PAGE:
In good years, the Texas coast gets two days of fall thanksgiving — the one that everybody gets on the fourth Thursday of November and one that’s ours alone on the last day of the month, when hurricane season comes to an official end.
The season that ended Monday was, like everything else in 2020, a doozy. Like a lot of things in 2020, it just wouldn’t end. Named storms consumed the entire English alphabet and burned almost halfway through the Greek.
The Atlantic hurricane season officially begins June 1 each year. This year it started very early with Tropical Storm Arthur on about May 16. The season, for practical purposes, we hope, ended about Nov. 19 when Hurricane Iota weakened to something less than hurricane strength over western Honduras.
The word “iota,” in English, of course, describes something extremely small; a speck. The storm of that name was anything but and serves as one of the lessons of the 2020 season. Iota was a massive Category 5 hurricane occurring near the season’s end. Only one other hurricane of that intensity, the Cuba Hurricane of 1932, has occurred that late in the season since we began keeping track.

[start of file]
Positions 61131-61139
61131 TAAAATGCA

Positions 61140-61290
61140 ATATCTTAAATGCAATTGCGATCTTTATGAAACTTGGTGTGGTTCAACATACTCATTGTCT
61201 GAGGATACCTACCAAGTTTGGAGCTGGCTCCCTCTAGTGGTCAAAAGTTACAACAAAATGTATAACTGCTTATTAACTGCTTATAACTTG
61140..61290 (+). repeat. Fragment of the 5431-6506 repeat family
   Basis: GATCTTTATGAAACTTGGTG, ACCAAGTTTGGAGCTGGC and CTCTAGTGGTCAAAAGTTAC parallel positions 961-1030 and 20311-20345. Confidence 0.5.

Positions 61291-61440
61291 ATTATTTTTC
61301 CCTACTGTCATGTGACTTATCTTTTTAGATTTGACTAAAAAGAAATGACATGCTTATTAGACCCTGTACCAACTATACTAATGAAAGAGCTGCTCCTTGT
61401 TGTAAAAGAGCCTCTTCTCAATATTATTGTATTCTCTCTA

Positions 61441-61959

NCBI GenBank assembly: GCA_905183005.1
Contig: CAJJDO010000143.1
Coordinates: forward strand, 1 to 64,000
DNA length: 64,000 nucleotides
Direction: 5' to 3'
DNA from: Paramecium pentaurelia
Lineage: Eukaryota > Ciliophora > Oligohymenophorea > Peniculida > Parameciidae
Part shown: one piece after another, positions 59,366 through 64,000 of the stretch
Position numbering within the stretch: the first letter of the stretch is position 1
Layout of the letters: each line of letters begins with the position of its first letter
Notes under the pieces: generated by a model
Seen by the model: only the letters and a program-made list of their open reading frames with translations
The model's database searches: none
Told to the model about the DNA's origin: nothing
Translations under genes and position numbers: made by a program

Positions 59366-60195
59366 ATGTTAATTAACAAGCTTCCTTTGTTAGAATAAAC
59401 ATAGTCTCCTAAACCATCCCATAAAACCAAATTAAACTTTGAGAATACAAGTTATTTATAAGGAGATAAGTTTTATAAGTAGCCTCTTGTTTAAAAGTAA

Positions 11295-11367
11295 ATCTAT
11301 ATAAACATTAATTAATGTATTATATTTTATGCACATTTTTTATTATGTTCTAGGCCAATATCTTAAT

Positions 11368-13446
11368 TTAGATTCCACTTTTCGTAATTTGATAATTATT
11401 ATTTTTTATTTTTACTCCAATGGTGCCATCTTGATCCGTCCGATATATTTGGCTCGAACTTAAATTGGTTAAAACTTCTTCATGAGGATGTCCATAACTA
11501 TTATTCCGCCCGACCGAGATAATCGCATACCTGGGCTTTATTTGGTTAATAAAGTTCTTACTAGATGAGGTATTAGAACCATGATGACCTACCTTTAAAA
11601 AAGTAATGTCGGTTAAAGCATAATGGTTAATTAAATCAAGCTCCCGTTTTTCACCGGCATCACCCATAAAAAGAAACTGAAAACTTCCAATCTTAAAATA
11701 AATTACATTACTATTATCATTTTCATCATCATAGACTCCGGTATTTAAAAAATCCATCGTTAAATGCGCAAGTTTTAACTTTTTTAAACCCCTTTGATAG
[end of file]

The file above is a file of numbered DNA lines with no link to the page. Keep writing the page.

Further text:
Another of the lessons lies in the fact that the 2020 hurricane season was the most active on record.
It was not the most deadly or destructive, but the numbers it produced were sobering. More than 400 people died, and storms caused more than $40 billion in damage.
We were fortunate this year in Galveston County. Compared to what we’ve experienced in the past 12 years with hurricanes Ike and Harvey, the 2020 season brought mostly inconvenience.
Fortunate is just a fancy word for lucky, though, and luck never holds.
Among the few things we can be absolutely certain about in these uncertain times is that hurricanes are going to pose an increasing threat to life along the coast.
We can expect longer seasons with more storms and with more powerful storms. We have to accept that sooner or later one of those will be ours to deal with.
There are challenges in that certainty for us as individuals and as members of communities.
If you coasted through the 2020 season without getting serious about hurricane preparation, congratulations. Don’t be deluded by your good luck, though. Now would be a good time to get serious and think hard about what you’re going to do when an Iota is going to hit here.
We must all get more serious about climate change, the loss of wetlands and how we can better prepare for the coming storms. We have to finally accept that those are not political, but existential, questions.
Today, though, we ought to just enjoy our second day of thanksgiving, the cold north wind and the fact that one more hurricane season has passed without calamity.
• Michael A. Smith